Saturday, March 10, 2018

#52books The Spark, The Flame, and The Torch

#52 Books – The Spark, the Flame, and the Torch:Inspire Self. Inspire Others. Inspire the World. (Amazon affiliate link)

Format: Kindle

“Life is a mirror and will reflect back to the thinker what he thinks into it” Ernest Holmes

Lance Secretan argues that we are now seeing in our economy and our workspaces exactly what we have been thinking. And it’s not working.

“Our social and corporate cultures have developed into ones that brilliantly reward the metrics of performance while overlooking the measures of the heart, and this has caused an evaporation of inspiration.”

So what?

People want to be inspired.

Inspiration, Secretan argues, is a result of a leader who is clear about WHY they are here (Destiny), how they will BE while they are here (Character) and what they have been called to DO (Calling).

“There are two givens that we all share:

  • Our passion is drawn to the things that excite us – positively and negatively
  • At our core, we all yearn to serve and improve the world”

Inspiring others means serving others.

Motivating others, as Secretan defines it, means serving self.

Practically everything we talk about in business and education is about “motivating”.

How do I get others to do X?

Secretan wants us to look within first and get clear on your destiny, character, and calling.  Then demonstrate that through your moment-to-moment interactions and consistent action.

He then moves out into the corporate environment and provides a few techniques for developing an inspirational vision for your organization.

For an inspirational vision to work, leaders need to prioritize employees, then customers, then shareholders (think Disney, Southwest Airlines, Nordstroms).  Too many organizations, Secretan noted, focus on shareholders first, then customers, and then (maybe) employees.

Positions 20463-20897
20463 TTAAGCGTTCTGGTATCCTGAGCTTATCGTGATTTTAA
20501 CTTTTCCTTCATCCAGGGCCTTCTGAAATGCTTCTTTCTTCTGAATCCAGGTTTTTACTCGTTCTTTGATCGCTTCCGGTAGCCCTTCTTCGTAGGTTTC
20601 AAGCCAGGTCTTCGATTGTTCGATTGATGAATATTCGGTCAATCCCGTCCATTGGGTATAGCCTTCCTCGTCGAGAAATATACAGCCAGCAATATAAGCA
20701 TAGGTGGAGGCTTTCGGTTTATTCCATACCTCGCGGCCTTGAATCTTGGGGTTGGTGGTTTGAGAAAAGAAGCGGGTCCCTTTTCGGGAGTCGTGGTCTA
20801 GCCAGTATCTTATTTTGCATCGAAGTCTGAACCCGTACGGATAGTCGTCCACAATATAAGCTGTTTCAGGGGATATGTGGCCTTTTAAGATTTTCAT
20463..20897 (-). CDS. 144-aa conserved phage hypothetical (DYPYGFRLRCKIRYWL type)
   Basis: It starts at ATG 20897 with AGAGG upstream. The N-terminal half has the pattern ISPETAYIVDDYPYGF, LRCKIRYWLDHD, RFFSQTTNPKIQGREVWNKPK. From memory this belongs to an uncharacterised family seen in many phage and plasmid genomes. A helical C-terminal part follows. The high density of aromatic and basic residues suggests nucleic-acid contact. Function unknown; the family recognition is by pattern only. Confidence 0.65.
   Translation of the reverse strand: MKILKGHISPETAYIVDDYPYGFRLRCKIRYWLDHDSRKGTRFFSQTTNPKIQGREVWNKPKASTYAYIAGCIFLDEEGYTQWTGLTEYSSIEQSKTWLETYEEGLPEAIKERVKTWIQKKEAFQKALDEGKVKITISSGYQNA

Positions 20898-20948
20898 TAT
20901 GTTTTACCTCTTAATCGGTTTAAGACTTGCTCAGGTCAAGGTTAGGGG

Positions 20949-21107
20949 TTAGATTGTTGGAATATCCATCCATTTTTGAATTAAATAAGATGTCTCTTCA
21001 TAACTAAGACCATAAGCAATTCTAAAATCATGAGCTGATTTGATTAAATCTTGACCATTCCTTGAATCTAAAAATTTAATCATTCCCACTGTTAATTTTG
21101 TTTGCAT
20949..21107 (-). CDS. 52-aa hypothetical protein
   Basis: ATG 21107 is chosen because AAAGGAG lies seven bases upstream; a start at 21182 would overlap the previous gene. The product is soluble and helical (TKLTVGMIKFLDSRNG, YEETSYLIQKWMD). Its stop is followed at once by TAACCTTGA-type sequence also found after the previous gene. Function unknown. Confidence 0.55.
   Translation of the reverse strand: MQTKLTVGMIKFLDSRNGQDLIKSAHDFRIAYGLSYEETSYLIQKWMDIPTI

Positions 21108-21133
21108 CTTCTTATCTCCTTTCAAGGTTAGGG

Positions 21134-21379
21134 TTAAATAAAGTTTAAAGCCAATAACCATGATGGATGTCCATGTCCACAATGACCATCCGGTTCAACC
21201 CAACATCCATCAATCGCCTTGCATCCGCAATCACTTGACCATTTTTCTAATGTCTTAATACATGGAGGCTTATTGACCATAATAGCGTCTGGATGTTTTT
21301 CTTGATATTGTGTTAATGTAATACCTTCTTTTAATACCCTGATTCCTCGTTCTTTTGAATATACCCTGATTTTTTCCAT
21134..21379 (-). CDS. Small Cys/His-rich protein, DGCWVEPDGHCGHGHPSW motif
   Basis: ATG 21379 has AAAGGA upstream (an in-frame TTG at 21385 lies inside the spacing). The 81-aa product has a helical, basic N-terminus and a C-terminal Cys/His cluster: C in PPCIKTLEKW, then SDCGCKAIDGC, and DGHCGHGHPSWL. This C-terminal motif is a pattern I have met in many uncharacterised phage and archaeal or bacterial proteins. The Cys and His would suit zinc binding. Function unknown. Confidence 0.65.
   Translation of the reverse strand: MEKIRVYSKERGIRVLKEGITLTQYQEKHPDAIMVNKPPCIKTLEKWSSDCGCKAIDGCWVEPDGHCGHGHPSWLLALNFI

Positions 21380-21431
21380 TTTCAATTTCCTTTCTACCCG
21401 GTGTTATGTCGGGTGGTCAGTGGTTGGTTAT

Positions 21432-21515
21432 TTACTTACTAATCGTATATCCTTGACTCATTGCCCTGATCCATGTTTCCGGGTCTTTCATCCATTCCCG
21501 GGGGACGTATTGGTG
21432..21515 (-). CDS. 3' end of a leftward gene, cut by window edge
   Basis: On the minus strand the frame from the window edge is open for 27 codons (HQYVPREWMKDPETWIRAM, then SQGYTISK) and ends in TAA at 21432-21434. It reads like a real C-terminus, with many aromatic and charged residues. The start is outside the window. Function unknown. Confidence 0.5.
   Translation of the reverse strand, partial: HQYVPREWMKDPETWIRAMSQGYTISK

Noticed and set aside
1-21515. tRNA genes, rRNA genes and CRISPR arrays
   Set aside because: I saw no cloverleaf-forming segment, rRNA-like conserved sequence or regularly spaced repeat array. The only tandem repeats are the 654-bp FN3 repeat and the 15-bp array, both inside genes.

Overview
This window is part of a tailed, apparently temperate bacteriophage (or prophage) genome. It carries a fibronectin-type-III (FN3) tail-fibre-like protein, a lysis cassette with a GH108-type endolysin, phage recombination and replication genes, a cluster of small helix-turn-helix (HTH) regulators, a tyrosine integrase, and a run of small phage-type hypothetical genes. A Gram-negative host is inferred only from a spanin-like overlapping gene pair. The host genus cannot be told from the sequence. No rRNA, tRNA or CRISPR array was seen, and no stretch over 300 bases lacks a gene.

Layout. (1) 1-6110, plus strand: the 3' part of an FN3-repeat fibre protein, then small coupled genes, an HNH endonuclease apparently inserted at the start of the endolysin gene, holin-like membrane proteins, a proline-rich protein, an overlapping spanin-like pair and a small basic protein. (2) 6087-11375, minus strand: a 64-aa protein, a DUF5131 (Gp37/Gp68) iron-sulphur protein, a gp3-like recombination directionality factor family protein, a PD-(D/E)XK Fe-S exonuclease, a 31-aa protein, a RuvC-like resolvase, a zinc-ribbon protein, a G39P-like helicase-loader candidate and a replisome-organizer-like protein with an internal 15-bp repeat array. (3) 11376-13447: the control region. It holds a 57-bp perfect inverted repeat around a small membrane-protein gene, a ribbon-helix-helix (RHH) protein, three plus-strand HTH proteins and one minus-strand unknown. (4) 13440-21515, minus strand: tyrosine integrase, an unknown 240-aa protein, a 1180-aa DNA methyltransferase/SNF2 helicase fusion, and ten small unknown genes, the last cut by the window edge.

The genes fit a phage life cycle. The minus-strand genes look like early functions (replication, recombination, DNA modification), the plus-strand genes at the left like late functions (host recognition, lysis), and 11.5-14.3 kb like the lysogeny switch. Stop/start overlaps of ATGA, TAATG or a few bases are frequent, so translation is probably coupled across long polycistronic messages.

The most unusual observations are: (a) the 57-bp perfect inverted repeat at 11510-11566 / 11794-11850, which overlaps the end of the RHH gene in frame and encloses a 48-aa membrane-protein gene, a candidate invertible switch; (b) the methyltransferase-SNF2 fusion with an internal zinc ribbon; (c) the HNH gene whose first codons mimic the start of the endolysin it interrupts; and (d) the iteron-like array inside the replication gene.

Secretan wrote that well before the recent tax law changes. In multiple surveys and summits, the majority of CEOs planned to spend the money for stock buybacks and dividends or mergers and acquisitions. Investing in the company (capital spend) or its workers was not as high a priority.

We’re hitting a point in our economy where having your own company and being a shareholder (no matter how small) is more secure, less soul-sucking, and has a higher probability of financial remuneration than being an employee somewhere.  This includes the risks involved in starting your own business.

The knowledge workers who these organizations need to grow and thrive in today’s environment are coming to that conclusion themselves.  Many of them are pro-actively deciding to go independent.  By 2020, more than 40% of US workers will be independent and that number will grow rapidly.

If you are in a leadership position, Secretan has provided a toolkit to help you staunch the bleeding of your best talent and become the leader that talent needs you to be.

It starts with you.

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